Writing Abstracts

The abstract is a brief, clear summary of the information in your presentation. A well-prepared abstract enables readers to identify the basic content quickly and accurately, to determine its relevance to their interests or purpose and then to decide whether they want to listen to the presentation in its entirety.

Format

The abstract should include:

  • Introduction: (1-3 sentences) 
    State the principle objectives, the scope of the investigation or the reason for addressing the topic (the “what” and “why”). This would include your thesis statement.
  • Methodology: (1-3 sentences) 
    Describe very briefly the methodology employed or the approach to the problem or topic (the “how” or “where”).
  • Results: (1-3 sentences) 
    Summarize the results that were found. If some studies had similar findings, then you don’t need to elaborate on each study.
  • Summary: (1 sentence) 
    State the principal conclusions. What do the results of your studies suggest? What will you do in the future?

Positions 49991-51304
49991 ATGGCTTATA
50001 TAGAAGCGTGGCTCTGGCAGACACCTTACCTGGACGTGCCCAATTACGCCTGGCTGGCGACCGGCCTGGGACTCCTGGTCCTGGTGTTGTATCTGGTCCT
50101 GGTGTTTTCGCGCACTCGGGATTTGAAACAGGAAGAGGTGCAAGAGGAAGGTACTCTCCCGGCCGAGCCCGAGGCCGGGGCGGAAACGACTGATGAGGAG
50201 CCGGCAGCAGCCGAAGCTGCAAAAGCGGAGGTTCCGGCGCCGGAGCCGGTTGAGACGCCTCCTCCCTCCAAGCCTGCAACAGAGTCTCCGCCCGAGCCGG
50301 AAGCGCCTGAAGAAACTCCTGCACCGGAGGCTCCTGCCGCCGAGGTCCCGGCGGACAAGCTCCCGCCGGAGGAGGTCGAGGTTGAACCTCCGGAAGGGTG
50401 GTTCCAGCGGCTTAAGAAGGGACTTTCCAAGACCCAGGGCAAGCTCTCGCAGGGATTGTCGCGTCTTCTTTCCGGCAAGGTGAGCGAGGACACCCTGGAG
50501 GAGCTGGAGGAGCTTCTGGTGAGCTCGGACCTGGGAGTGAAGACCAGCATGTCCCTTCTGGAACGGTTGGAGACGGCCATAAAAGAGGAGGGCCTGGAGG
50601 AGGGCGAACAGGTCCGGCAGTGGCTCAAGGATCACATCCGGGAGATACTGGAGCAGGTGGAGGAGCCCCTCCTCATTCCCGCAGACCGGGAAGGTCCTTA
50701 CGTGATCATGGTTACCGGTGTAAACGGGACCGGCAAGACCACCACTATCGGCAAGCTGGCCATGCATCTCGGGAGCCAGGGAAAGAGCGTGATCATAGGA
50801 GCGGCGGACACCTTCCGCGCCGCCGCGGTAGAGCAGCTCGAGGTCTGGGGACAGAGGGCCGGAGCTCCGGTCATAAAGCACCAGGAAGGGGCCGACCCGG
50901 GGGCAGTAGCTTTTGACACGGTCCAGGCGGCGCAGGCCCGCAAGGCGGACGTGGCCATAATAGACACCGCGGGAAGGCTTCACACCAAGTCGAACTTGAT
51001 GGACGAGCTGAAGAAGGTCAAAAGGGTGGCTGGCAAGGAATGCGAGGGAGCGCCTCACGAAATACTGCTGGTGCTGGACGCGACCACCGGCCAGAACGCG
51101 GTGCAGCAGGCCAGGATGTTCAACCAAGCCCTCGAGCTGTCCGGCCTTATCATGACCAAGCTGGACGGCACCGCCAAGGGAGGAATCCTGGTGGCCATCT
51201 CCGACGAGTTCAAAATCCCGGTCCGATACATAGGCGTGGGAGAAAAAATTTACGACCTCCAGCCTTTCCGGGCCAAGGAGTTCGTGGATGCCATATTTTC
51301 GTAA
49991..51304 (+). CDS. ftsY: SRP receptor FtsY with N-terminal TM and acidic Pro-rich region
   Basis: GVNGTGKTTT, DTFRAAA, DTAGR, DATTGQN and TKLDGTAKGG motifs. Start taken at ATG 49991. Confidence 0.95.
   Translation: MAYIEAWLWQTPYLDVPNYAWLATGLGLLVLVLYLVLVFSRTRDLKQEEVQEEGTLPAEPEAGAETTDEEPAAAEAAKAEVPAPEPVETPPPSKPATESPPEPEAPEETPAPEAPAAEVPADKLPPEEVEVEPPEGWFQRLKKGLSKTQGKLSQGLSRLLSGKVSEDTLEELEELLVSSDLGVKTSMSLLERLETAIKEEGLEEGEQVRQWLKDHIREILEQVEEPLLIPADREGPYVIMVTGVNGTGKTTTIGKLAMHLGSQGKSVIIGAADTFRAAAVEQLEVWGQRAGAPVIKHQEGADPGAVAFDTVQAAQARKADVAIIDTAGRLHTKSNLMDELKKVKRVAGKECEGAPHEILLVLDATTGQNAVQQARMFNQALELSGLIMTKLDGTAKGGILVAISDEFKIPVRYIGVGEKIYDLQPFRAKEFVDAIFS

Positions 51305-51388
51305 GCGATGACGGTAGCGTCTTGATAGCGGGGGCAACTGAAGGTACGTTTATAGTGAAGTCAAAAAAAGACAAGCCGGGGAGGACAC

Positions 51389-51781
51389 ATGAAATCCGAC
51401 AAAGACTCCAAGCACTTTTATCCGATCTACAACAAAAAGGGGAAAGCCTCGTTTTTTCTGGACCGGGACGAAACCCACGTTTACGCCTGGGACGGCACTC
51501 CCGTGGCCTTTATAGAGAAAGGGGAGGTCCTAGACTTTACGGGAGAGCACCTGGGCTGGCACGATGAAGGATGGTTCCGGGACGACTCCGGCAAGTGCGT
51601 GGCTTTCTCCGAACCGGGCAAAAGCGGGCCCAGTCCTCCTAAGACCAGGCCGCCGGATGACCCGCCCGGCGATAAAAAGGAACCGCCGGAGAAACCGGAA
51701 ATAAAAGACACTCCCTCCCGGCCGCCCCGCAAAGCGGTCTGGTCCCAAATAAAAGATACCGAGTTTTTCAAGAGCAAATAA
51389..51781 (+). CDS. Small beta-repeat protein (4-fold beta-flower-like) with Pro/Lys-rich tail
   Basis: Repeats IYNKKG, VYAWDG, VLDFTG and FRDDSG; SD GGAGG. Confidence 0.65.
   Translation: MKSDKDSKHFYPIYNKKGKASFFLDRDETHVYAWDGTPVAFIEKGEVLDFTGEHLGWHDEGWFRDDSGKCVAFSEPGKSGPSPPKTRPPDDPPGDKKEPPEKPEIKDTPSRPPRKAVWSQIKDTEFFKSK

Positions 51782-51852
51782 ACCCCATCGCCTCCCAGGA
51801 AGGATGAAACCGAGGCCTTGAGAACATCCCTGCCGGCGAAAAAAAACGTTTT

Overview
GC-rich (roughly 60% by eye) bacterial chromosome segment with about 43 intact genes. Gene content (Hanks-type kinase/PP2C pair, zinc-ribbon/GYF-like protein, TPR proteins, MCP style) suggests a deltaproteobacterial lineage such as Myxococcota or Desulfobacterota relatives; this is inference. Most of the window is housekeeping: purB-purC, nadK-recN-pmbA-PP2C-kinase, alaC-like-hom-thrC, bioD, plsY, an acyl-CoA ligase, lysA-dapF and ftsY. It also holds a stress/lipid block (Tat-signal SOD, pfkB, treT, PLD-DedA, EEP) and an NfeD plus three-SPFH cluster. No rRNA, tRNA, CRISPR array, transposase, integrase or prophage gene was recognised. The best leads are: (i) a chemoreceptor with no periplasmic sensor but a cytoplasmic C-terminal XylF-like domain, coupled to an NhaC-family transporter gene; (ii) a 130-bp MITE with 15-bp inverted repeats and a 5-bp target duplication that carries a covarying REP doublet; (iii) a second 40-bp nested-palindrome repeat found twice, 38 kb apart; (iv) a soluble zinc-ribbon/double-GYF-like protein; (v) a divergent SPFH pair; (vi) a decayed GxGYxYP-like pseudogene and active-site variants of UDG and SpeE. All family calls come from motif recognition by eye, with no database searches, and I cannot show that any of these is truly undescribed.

The abstract should not exceed 200 words and should make sense to someone not familiar with the topic. It should be typed as a single paragraph and must contain complete sentences with correct grammar and spelling. The abstract should not give information or conclusions that are not in the paper or presentation.

Tips

  • Omit extensive introductory and background information. For example, if you are doing a presentation on the effects of global warming on X, you should not discuss the background behind global warming in your abstract.
  • Do not use phrasing that describes what your presentation will do. You should not see phrasing like this: "This presentation presents conclusions and recommendations from a survey done on global warming." This provides ZERO substantive information to your audience. Instead, present the actual results of the studies.
  • Revise your rough draft over and over again to
  • Correct weaknesses in organization.
  • Omit unnecessary information.
  • Add important information you left out.
  • Eliminate wordiness
  • Check grammar, spelling, and punctuation.

For more assistance, visit the U of M writing center.

This information is modified from J. Etterson and L. Shannon.

Conducting Your Research